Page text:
DC to DSM and Back Again

August 18, 2001 was my last day as a DC resident. I packed up the final bag and walked out of my DC life to live in a flat square state called Iowa. Was I happy about it? Not really, though I have truly learned to love Iowa. The Iowa caucus is like paradise. And seriously, “Iowa nice” is a real thing. Nicest people you’ll ever meet.

But when you leave, suddenly all things DC seem cool again. And not “Wow, that’s a cool new Wal-Mart in the middle of DC” (DC, how could you?). Instead, it’s “Hey, I really liked my life there. Free museums and great friends are not all that easy to come by in life.”

But now I’m back in DC and having the opportunity to see and hear things that I didn’t see and hear when I was living here. Sure… you live four blocks from the Lincoln Memorial for a while and you tend to forget it’s there. Sure… you spend your days in classes studying Congress and you tend to forget that the Capitol – the actual Congress – is minutes away. Once you’ve walked by Sonny Bono park for about the 10th time, it becomes a boring triangle in the middle of Dupont traffic. Come to think of it, it may have been a boring triangle in the middle of Dupont traffic the first time you saw it.

Here’s the good news: you come back and you realize that DC really is cool. It’s different, but it’s cool. The monuments at sunset (or with a full moon rising)? Stunning. The city is full of young, interesting, engaging, smart people doing great things. Conversations on the metro (some of which have the hush of shared confidential information) are filled with acronyms. There’s just something about this city.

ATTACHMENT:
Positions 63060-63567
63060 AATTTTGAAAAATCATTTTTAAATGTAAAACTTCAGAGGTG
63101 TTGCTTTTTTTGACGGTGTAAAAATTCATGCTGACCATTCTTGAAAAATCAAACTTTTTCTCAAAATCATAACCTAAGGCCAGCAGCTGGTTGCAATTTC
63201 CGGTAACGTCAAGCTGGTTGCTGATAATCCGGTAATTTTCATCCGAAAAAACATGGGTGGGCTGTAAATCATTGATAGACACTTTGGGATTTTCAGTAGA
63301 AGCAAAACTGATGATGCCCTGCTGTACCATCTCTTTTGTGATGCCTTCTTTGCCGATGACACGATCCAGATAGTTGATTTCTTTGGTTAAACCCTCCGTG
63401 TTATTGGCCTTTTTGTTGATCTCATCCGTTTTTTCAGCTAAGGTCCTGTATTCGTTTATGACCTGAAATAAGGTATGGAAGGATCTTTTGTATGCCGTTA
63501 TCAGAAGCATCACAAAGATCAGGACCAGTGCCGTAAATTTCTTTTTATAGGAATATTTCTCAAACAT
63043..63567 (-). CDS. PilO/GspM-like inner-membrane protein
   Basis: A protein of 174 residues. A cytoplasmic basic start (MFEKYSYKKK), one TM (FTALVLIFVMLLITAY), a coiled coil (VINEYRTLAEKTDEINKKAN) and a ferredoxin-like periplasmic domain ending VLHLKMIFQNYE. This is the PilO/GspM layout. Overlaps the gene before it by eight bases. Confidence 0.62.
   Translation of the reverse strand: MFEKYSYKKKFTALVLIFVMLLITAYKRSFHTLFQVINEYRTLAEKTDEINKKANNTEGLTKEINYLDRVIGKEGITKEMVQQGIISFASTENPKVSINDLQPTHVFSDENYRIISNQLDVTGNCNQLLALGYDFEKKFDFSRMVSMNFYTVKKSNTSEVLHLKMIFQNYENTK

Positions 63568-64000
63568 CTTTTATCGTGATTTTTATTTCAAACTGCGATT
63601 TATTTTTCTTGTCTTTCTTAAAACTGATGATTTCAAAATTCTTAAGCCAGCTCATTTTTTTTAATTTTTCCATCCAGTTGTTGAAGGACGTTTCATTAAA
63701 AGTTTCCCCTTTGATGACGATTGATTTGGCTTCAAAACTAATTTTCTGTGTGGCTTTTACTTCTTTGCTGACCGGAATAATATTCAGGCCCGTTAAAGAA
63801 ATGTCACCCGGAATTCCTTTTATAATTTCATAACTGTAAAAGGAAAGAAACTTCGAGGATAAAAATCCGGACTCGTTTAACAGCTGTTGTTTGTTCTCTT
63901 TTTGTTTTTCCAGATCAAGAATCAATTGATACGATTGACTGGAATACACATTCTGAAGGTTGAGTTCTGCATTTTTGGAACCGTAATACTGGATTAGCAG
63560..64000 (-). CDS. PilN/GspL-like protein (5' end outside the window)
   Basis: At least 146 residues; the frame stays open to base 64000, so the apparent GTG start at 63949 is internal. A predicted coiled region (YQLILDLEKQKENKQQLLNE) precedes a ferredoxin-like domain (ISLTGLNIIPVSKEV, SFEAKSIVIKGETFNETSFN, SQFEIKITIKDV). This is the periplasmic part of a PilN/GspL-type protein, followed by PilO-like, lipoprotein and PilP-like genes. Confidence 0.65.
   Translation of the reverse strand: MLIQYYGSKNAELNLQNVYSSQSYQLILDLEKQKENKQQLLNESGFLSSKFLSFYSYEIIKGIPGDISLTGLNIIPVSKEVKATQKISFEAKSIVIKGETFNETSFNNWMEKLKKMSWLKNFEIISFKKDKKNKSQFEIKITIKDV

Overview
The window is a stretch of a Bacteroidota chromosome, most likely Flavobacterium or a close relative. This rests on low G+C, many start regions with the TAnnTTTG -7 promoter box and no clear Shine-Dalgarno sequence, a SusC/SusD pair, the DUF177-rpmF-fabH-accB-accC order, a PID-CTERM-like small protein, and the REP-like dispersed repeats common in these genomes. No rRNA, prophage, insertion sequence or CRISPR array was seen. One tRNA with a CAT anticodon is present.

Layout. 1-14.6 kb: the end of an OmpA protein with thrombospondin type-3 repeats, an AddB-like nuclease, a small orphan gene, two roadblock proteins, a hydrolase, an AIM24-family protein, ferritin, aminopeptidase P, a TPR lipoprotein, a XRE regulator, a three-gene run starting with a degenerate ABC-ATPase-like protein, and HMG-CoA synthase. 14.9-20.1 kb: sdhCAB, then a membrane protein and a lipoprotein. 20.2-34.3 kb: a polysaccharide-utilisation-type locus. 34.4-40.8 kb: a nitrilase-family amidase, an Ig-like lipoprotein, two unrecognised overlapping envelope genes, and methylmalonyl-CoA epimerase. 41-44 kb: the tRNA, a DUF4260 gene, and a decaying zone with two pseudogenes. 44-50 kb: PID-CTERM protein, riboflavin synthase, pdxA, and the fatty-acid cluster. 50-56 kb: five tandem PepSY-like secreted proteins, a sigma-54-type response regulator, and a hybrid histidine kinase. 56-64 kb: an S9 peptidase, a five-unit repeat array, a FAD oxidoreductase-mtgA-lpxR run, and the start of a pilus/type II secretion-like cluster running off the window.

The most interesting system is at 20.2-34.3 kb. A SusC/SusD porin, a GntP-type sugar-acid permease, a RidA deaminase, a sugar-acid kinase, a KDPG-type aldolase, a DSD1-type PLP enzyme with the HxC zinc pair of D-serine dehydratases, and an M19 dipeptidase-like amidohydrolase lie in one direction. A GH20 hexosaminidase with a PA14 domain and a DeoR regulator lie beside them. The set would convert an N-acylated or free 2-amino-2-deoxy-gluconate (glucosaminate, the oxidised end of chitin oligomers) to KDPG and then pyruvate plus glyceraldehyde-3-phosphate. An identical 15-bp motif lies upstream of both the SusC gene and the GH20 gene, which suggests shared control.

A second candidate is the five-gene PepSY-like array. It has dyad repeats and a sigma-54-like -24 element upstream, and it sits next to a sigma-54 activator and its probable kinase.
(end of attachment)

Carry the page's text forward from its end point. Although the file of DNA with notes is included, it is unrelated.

Plus, you get to come back and totally geek out on smart talk about Congress. Now that is fun. And few people seem to understand how satisfying (and yes, truly fun) discussion of obscure legislative procedures and electoral reforms can be.  I feel like that number is probably higher in DC than anywhere else.

But here are two particularly amazing things about my triumphant return to DC that are particularly worthy of note:

First, I’m surrounded by the next generation of young, interesting, engaging, smart people who are about to do great things. Maybe they’ll do them in Washington, maybe somewhere else. Even for a two-week adventure, bringing a group of students to DC is like seeing the city through your own college-age eyes all over again. And when they are a happy cohesive group, it is that much more delightful. No petty drama, lots of shared excitement and easy laughter.

Second, our Drake alumni have now become friends and professional contacts and they are exceptional (and definitely cooler than Wal-Mart). In some cases, you recall the long conversations about what they might someday decide to do with their life. You remember some of them coming to your office to announce their first big DC job offer. Sometimes it’s hard to remember those days because now, they are the young, interesting, engaging, smart people doing great things. They are the people that make this city special.

12 days to go on this adventure of ours. We’re just getting warmed up (amid a “winter weather advisory” that for Iowa folks seems downright silly).

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